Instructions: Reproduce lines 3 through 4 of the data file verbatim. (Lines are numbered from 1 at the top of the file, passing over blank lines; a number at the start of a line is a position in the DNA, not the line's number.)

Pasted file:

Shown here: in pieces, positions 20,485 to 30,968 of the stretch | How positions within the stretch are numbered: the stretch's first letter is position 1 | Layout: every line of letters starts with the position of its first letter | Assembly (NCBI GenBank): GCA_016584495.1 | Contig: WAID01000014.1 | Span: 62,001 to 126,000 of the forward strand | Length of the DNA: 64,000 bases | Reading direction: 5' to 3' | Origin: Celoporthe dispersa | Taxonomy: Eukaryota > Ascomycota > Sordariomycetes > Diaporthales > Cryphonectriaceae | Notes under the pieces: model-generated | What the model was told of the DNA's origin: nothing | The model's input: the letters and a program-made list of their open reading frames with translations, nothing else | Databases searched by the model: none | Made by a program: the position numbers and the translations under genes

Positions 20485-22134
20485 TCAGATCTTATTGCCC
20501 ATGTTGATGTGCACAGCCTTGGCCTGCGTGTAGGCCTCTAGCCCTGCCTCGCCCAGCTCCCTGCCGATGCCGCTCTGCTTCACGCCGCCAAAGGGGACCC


20485 TCAGATCTTATTGCCC
20501 ATGTTGATGTGCACAGCCTTGGCCTGCGTGTAGGCCTCTAGCCCTGCCTCGCCCAGCTCCCTGCCGATGCCGCTCTGCTTCACGCCGCCAAAGGGGACCC